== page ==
Ivanhoe: chapter 29-31

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Chapter XXIX
Rebecca is still at Ivanhoe’s side, and she is becoming very fond of him. Ivanhoe wants to watch the coming battle from a window, but he is still too weak to rise from his bed. So Rebecca stands at the window instead and describes what she can see. She reports that the attackers, led by the Black Knight, are advancing. A bugle gives the signal for the assault, and this is followed by a flourish of trumpets from the Norman defenders. There is a shower of deadly arrows fired by both sides, followed by hand-to-hand fighting. The Black Knight fells Front-de-Boeuf, who is dragged back within the castle walls by his men. Led by the Black Knight, the besiegers get the advantage, winning control of one of the outlying buildings of the castle. There is then a pause in the action. Ivanhoe says he wishes he could take part in the battle, and he and Rebecca debate the value of chivalry. Rebecca sees no value in it. Then the exhausted Ivanhoe sleeps, and Rebecca reproaches herself for being more concerned with his welfare than that of her father.
Chapter XXX
Front-de-Boeuf is mortally wounded, and De Bracy and De Bois-Guilbert discuss how to defend the castle. They know their position is dire, and De Bracy suggests surrendering the prisoners, but De Bois-Guilbert will not hear of it. They decide to defend the castle as best they can. Front-de-Boeuf is tormented on his deathbed by Ulrica, who tells him to remember all his sins. She also taunts him, saying that the Saxons will take over his castle. Then she tells him that she has set fire to it. She leaves him to die in the flames.
Chapter XXXI
The attackers construct a long raft by which they cross the castle’s moat. The Black Knight and Cedric are the first to cross, and in spite of the shower of arrows from their men, they are in a precarious position. Then the attackers see a red flag flying from the castle and know it is time to press their assault. De Bois-Guilbert tells De Bracy that all is lost because the castle is on fire. Nevertheless, De Bois-Guilbert comes up with a plan to continue the fight. The Black Knight fights De Bracy and forces him to yield. As the castle burns, Ivanhoe urges Rebecca to flee, so that she can at least save her own life. Rebecca refuses, but then De Bois-Guilbert appears and carries her off. Then the Black Knight carries Ivanhoe to safety before returning to the castle to free the remaining prisoners. Cedric frees Rowena, and gives her to Gurth to be taken to safety. The battle intensifies. De Bois-Guilbert escapes on horseback with Rebecca, flooring Athelstane who tries to stop him. (Athelstane mistook Rebecca for Rowena, the one he loves.) The castle burns, and the flames can be seen for miles around. Ulrica stands on the turret chanting a wild song. The turret gives way to the flames and she goes to her death.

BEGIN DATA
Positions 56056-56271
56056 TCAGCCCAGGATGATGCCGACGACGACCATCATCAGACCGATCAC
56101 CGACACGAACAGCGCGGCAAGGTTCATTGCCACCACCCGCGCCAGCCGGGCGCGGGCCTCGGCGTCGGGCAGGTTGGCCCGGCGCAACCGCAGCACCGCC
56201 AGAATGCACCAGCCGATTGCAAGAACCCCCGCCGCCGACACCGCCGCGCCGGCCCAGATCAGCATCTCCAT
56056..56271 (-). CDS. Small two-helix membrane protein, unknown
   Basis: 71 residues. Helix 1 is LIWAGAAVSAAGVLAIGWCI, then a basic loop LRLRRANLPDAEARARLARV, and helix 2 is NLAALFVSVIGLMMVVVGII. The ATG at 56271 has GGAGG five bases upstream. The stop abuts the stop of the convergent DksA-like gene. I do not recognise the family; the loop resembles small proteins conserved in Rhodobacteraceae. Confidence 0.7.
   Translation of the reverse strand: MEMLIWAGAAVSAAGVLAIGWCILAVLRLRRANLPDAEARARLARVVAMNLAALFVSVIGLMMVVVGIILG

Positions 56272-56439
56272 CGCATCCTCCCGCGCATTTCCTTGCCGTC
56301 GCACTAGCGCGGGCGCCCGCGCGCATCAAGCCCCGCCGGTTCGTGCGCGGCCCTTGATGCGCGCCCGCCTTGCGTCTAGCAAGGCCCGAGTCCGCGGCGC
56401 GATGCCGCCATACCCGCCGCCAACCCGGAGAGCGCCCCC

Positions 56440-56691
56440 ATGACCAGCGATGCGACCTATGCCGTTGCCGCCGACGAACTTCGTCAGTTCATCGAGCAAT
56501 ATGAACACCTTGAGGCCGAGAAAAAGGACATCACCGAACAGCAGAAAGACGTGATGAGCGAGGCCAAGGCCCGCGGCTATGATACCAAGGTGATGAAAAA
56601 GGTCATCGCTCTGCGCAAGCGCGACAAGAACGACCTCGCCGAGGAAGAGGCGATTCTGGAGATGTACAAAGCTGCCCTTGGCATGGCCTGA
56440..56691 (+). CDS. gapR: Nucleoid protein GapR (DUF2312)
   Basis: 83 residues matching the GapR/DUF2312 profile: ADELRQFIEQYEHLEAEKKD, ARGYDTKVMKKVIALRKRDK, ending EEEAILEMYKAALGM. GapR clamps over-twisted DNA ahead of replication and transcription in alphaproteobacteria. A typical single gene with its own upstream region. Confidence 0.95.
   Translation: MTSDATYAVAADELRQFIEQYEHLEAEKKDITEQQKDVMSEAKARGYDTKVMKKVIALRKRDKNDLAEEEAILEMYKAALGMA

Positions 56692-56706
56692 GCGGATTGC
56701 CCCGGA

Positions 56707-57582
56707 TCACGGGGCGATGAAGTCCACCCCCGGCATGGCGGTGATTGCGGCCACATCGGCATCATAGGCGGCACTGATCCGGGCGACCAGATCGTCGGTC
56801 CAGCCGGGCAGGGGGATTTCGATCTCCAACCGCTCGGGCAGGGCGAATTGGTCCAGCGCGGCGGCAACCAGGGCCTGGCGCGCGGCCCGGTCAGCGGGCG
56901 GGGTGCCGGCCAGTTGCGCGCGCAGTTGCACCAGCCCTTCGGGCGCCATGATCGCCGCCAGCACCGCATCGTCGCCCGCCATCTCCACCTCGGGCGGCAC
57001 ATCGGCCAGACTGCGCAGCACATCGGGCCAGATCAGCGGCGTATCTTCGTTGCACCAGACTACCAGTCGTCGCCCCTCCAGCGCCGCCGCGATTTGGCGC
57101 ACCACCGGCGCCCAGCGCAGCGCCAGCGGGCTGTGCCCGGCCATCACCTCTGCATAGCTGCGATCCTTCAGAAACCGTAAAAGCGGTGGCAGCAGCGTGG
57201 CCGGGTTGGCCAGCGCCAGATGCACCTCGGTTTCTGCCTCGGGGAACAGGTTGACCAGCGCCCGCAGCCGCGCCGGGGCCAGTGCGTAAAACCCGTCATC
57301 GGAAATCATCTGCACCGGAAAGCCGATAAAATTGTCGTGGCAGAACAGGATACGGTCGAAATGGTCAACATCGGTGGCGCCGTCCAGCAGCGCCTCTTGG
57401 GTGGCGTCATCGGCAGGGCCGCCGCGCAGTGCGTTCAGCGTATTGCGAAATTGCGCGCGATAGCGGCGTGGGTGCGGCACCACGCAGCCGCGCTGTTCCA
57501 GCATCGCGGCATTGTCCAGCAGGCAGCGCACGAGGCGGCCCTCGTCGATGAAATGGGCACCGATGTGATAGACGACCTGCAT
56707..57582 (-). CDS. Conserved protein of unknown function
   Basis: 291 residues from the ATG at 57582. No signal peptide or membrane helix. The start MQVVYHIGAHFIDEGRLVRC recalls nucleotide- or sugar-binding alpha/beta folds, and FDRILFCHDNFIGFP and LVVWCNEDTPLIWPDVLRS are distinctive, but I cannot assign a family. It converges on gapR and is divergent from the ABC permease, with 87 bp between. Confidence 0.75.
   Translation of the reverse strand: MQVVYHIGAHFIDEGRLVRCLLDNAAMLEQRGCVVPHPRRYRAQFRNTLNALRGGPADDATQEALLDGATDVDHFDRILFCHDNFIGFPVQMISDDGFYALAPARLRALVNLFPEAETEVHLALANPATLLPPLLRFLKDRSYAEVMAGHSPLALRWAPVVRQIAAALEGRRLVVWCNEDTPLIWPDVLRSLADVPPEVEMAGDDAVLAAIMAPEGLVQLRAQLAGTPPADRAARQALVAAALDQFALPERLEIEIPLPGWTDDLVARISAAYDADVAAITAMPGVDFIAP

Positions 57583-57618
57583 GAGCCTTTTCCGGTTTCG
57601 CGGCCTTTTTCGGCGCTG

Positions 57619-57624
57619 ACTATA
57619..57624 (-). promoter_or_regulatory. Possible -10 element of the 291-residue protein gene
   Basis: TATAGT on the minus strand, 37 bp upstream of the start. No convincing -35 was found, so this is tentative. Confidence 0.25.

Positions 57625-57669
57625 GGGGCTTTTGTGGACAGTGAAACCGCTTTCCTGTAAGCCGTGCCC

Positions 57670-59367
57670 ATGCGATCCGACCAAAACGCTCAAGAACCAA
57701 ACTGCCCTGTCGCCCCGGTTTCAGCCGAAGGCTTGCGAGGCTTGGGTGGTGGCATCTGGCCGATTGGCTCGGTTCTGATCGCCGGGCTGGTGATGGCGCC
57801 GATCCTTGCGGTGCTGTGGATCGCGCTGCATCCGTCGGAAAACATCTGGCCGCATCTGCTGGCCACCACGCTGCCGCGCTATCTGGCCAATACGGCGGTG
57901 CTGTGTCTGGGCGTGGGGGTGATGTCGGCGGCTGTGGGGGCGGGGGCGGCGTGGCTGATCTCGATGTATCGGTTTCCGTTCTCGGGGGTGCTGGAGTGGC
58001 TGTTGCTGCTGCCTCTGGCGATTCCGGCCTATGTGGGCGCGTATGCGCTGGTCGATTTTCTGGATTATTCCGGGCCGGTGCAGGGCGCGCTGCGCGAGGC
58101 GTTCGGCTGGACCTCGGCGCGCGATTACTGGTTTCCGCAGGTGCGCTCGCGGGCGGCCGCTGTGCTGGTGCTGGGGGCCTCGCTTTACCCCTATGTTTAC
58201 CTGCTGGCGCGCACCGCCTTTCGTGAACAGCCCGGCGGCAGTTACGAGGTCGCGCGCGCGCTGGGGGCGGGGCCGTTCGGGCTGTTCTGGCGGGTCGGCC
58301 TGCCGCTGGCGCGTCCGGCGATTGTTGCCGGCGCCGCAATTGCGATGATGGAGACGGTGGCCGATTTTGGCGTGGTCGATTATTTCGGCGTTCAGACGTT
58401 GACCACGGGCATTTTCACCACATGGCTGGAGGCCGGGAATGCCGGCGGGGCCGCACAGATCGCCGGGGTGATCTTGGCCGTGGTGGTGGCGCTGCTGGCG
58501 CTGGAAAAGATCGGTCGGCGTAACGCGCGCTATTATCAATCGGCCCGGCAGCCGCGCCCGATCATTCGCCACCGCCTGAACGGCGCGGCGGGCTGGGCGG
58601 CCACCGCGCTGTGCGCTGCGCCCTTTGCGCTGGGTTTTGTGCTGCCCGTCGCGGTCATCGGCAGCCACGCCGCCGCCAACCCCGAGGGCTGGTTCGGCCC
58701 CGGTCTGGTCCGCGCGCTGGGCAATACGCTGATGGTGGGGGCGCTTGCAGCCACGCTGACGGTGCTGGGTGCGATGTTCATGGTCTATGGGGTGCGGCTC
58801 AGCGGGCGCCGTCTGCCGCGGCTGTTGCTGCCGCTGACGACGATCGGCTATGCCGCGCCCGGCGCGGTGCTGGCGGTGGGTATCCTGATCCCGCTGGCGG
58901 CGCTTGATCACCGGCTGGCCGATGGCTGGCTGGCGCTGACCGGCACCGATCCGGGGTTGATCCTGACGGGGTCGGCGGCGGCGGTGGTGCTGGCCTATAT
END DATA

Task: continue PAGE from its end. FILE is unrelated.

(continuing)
These action chapters, which bring part two of the novel to its conclusion, speak for themselves. The Black Knight and his band of Englishmen, as they assault the French (Norman) castle, resemble a charge out of Shakespeare’s patriotic play Henry V, in which the small English army defeats a much larger French force. At the same time, Scott brings the ideals of chivalry into question in the debate between Rebecca and Ivanhoe. Ivanhoe puts his case for chivalry eloquently, but for Rebecca it is all a sham—the ideals of glory and honor simply mask the reality of violence. The knight of chivalry, to her, has to sacrifice all his better feelings “for a life spent miserably that ye may make others miserable” (Chapter XXIX).

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